NATO Allies Extend Security Assurances to Ukraine, Paving the Way for Membership

Credit: REUTERS/Yves Herman
In a significant development at the NATO summit, the United States, Britain, and other global allies have announced enhanced security assurances for Ukraine. These measures are aimed at safeguarding the country against future attacks as it progresses towards becoming a member of the alliance.

This announcement comes after President Volodymyr Zelenskiy criticized NATO’s refusal to extend an invitation or provide a timeline for Ukraine’s entry into the alliance, describing it as “absurd.” Ukraine, which has been battling a Russian invasion since February 2022 resulting in numerous casualties and displacements, has been actively pushing for expedited NATO membership.

While an immediate invitation and timetable for membership were not granted, the G7, composed of the United States, Germany, Japan, France, Canada, Italy, and Britain, will issue a declaration outlining their commitment to supporting Ukraine in the years ahead. The declaration aims to bring an end to the ongoing war and ensure deterrence and response capabilities against any future attacks.

Practically, this will involve bilateral agreements between the G7 nations and Kyiv, focusing on long-term military and financial aid to bolster Ukraine’s armed forces and stabilize its economy. President Zelenskiy, although disappointed by the absence of a membership timetable, expressed overall satisfaction with the summit’s outcomes and welcomed the announcements of new military aid from allies. However, he emphasized the need for additional support and highlighted Ukraine’s requirement for long-range weapons during his meeting with U.S. President Joe Biden at the summit.

Jake Sullivan, the White House national security adviser, affirmed that President Biden would engage in open discussions with President Zelenskiy, providing a transparent explanation of NATO’s decision regarding membership. Sullivan acknowledged Zelenskiy’s strong views and the straightforward approach of President Biden in addressing them.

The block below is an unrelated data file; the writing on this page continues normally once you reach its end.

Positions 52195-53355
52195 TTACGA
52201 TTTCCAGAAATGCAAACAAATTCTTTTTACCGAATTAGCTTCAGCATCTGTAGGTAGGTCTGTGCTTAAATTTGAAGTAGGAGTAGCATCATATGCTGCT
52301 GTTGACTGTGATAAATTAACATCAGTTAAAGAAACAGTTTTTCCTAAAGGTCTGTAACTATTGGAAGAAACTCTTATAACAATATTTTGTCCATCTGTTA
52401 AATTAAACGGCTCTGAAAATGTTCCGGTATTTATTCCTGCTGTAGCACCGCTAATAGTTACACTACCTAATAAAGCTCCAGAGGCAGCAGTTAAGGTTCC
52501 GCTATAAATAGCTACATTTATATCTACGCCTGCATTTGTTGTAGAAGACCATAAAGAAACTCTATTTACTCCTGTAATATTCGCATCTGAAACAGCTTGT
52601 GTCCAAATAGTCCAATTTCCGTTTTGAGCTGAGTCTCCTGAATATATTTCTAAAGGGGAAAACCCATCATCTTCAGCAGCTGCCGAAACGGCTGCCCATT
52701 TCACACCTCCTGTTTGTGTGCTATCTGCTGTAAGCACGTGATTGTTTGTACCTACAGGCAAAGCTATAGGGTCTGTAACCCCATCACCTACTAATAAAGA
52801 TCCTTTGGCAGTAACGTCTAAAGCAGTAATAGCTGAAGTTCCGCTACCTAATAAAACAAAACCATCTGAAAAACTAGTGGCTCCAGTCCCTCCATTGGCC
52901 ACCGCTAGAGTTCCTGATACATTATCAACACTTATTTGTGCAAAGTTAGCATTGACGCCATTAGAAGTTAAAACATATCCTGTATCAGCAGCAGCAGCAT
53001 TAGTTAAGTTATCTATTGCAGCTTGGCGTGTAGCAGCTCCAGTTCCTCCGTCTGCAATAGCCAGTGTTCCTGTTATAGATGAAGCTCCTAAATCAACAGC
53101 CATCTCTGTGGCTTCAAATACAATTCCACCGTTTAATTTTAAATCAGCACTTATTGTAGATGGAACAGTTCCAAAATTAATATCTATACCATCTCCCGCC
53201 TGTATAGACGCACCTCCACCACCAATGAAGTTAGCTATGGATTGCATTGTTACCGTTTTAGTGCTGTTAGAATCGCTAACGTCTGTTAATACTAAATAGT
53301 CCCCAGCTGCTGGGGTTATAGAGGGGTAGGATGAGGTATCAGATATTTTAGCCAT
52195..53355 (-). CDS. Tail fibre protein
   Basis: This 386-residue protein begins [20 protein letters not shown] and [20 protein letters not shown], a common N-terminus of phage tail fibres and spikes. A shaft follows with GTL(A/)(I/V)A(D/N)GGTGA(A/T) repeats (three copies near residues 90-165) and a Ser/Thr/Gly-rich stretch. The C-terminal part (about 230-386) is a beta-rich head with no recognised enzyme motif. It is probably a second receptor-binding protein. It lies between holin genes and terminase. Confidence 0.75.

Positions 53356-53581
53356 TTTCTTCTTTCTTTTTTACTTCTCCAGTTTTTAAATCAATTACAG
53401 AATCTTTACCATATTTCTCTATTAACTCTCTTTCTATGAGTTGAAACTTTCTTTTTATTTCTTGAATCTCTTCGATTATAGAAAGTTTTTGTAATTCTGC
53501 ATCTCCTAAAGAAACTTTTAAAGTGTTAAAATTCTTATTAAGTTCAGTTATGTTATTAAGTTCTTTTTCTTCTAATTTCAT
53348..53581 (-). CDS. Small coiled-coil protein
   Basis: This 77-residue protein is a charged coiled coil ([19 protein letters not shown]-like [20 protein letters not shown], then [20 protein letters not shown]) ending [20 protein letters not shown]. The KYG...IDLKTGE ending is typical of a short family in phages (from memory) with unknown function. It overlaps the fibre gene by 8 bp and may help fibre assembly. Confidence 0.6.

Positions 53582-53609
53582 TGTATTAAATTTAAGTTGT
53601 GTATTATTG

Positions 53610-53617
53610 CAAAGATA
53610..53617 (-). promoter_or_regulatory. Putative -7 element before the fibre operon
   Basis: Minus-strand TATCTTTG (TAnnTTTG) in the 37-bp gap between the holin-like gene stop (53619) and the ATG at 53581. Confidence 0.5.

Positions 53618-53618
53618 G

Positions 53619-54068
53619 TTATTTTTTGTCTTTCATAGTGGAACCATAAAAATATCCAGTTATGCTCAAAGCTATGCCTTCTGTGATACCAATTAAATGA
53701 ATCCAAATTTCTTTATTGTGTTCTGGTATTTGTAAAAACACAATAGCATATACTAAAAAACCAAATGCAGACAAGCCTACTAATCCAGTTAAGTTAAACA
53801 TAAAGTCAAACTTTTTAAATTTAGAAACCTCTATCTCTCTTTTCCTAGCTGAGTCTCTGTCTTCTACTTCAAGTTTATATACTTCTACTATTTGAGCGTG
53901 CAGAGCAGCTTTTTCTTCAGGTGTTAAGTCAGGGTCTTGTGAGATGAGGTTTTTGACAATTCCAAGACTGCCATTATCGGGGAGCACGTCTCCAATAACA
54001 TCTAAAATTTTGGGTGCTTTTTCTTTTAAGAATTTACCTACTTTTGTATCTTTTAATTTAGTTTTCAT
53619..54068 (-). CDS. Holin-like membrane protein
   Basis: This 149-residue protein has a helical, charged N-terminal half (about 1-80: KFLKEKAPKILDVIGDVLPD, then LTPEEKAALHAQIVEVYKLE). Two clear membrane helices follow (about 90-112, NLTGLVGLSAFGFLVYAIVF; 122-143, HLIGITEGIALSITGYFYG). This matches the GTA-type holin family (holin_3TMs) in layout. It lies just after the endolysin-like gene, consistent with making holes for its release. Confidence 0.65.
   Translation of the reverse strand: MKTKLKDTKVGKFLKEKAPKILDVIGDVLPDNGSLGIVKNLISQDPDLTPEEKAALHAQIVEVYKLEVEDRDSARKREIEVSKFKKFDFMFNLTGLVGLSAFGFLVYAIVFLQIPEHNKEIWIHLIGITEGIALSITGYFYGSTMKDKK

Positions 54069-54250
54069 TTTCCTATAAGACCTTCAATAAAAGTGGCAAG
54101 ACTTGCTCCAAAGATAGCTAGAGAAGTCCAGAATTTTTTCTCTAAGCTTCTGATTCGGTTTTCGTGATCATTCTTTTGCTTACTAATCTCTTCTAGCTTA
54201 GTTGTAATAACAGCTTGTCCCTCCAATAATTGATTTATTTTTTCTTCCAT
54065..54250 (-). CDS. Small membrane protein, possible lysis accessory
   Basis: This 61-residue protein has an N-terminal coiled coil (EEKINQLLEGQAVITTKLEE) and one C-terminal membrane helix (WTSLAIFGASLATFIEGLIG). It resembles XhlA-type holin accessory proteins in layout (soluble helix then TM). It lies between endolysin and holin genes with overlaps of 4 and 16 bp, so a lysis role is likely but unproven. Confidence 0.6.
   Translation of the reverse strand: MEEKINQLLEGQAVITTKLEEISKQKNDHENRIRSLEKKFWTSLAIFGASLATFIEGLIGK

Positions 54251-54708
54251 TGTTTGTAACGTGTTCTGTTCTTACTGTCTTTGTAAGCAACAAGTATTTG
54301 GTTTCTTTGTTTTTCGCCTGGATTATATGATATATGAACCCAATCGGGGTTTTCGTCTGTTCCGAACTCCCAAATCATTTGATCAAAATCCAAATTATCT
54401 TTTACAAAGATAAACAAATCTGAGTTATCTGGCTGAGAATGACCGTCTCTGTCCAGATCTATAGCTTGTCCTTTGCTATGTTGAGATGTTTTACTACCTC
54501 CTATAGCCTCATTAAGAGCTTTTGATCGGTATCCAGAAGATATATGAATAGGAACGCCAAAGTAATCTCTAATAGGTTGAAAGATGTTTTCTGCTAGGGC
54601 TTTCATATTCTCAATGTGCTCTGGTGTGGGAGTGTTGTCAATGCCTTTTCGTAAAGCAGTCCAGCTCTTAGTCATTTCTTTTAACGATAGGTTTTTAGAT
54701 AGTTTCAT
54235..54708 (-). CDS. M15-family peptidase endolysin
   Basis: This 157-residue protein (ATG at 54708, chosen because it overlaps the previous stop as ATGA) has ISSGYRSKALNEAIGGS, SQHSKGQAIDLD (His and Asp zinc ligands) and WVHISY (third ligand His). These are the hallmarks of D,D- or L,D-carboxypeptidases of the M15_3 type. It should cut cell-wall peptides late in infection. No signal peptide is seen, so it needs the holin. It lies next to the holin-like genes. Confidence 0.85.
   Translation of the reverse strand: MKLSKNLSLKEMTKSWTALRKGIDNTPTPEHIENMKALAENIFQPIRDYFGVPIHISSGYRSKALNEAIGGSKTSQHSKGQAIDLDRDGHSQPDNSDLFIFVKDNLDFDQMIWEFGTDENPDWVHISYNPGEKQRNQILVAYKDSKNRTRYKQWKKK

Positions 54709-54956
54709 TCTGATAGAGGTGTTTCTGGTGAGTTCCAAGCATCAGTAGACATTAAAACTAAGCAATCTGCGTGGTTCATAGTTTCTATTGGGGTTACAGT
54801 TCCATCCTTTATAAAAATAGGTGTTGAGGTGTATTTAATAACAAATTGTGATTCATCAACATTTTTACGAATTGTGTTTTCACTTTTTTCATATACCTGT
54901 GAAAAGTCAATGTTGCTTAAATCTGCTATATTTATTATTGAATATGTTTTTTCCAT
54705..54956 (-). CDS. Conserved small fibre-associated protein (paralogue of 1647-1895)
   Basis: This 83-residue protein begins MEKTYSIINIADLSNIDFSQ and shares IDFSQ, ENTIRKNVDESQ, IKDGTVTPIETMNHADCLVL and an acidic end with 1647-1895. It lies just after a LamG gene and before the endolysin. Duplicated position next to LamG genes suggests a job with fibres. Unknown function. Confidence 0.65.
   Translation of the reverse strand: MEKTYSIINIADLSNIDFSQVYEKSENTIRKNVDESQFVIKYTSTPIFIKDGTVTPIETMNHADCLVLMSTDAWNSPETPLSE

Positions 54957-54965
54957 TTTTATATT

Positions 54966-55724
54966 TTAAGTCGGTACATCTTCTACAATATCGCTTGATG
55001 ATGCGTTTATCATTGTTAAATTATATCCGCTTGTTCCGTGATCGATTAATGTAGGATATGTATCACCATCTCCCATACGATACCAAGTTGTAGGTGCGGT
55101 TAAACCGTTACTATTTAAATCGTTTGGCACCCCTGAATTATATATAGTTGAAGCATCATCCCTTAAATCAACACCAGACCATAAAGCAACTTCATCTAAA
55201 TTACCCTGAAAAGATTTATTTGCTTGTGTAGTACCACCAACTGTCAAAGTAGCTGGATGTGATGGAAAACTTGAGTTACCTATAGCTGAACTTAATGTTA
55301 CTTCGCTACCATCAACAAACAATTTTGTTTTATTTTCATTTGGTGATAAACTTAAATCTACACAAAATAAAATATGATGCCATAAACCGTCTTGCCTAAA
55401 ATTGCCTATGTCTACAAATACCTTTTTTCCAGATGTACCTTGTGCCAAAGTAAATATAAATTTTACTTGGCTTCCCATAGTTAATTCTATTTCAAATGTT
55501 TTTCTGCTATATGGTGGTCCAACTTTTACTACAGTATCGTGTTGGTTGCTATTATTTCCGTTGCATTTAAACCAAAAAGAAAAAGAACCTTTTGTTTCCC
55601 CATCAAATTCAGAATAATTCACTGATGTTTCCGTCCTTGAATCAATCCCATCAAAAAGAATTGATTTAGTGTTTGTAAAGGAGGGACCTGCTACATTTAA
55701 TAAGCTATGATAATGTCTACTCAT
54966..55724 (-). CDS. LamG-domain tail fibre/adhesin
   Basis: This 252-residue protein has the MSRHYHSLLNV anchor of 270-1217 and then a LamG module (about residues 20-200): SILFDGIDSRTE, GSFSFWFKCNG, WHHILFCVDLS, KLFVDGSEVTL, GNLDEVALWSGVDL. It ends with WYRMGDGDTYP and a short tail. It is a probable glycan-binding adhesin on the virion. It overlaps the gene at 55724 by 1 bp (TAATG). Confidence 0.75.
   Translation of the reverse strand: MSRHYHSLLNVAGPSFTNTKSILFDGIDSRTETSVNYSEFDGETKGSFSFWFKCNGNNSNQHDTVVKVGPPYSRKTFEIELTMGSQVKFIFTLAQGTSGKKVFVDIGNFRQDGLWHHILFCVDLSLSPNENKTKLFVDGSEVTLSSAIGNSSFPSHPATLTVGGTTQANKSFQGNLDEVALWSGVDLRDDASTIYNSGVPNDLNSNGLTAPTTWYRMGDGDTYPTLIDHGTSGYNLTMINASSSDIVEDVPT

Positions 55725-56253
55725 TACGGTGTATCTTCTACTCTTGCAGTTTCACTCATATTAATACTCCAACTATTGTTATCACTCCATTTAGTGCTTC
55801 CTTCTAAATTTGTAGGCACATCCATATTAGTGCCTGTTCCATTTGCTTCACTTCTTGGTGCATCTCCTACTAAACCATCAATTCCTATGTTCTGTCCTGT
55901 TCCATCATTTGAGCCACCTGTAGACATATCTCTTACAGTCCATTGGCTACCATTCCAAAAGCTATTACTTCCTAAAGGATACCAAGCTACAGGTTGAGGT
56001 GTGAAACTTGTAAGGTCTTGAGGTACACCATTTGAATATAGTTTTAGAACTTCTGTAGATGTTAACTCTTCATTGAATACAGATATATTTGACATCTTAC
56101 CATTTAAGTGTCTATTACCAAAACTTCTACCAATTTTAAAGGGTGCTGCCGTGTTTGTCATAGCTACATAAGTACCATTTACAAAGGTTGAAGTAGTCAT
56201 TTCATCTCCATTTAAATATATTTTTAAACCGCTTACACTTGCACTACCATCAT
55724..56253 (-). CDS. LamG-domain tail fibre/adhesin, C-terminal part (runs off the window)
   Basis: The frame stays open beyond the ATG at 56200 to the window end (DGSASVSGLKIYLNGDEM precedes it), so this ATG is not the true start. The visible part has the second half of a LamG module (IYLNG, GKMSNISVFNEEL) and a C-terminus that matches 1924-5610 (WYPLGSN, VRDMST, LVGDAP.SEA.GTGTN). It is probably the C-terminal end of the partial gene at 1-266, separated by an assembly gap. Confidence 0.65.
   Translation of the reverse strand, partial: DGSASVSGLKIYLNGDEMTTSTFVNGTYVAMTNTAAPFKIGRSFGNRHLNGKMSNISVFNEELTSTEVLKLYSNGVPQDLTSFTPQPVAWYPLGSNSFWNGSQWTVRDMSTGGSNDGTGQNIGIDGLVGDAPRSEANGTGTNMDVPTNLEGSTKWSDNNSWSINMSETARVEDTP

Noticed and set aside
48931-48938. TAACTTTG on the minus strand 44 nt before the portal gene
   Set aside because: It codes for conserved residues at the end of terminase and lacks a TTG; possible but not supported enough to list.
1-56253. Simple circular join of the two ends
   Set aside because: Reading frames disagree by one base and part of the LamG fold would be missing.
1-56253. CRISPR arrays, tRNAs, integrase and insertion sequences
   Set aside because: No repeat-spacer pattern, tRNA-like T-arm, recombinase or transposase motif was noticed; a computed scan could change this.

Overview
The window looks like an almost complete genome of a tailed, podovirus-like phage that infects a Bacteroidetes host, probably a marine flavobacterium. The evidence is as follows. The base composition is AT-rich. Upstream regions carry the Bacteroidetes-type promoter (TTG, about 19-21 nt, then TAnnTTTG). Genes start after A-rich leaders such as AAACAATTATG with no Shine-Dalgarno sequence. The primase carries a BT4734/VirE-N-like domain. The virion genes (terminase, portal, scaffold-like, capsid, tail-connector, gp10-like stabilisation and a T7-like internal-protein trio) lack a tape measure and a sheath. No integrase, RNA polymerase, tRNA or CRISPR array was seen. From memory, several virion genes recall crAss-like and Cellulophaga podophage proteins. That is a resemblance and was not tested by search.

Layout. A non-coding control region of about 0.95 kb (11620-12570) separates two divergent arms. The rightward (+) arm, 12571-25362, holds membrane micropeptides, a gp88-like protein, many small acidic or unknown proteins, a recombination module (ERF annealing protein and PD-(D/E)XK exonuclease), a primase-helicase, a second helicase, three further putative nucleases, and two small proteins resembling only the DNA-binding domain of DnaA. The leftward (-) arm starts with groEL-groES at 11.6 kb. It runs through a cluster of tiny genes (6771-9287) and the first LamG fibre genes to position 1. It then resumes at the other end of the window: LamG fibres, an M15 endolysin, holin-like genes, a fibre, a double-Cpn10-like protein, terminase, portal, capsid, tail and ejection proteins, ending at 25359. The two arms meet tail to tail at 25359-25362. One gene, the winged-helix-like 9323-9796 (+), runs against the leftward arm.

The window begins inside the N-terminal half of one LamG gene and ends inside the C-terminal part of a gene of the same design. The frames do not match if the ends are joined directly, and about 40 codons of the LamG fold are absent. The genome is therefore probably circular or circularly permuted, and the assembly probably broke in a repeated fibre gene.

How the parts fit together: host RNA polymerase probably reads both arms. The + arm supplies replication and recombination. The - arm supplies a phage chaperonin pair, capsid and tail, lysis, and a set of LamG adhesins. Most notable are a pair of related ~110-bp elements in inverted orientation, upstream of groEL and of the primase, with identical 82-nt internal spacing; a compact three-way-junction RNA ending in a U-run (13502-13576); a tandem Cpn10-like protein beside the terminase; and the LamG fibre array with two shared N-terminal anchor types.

NATO, an alliance founded on the principle of mutual security guarantees, has been cautious about making firm military commitments to Ukraine, fearing that it could escalate tensions with Russia into a full-blown war. Given Russia’s previous violation of the Budapest Memorandum, an agreement that aimed to protect Ukraine in exchange for relinquishing its Soviet-era nuclear arsenal, Ukraine remains skeptical of less-binding security assurances.

NATO Secretary General Jens Stoltenberg, standing alongside President Zelenskiy, emphasized that Ukraine was closer to the alliance than ever before. Stoltenberg dismissed Russia’s warnings about the repercussions of supporting Ukraine, stating that Ukraine has the right to choose its own path, and Moscow cannot dictate its decisions. Stoltenberg stressed the importance of credible security assurances to deter future Russian aggression, while also highlighting the urgent need for additional weapons to bolster the capabilities of President Zelenskiy and the Ukrainian armed forces.

British Prime Minister Rishi Sunak clarified that the security arrangements for Ukraine were not intended as a substitute for full NATO membership. President Zelenskiy held bilateral meetings with the United States, Canada, Germany, Britain, Japan, and the Netherlands on the sidelines of the NATO summit in Vilnius to secure further military support for Ukraine’s counteroffensive.

To strengthen cooperation between Kyiv and the 31-nation alliance, the inaugural meeting of the NATO-Ukraine Council was scheduled for the same day. This new format aims to enhance collaboration and coordination between Ukraine and NATO.

NATO, established in 1949 to protect allies against potential Soviet Union aggression, previously engaged in the NATO-Russia Council in 2002 with the aim of improving relations. However, this engagement ceased after Russia’s annexation of Crimea in 2014 and its support for separatist forces in eastern Ukraine.

With Russia’s full-scale invasion in 2022, Europe finds itself grappling with the resurgence of Cold War-era tensions. NATO has made it clear that Ukraine cannot join the alliance while engaged in a conflict with Russia, and both Washington and Berlin have cautioned against actions that could lead to a direct confrontation with Moscow.

Advocates of Ukraine’s swift NATO accession in Eastern Europe and beyond expressed disappointment with the outcome of the summit’s first day. In response, Russia, viewing NATO’s eastward expansion as an existential threat, swiftly voiced its concerns. Dmitry Medvedev, Deputy Secretary of Russia’s Security Council chaired by President Vladimir Putin, warned that increased military assistance to Ukraine by NATO could escalate tensions to the point of a third world war.

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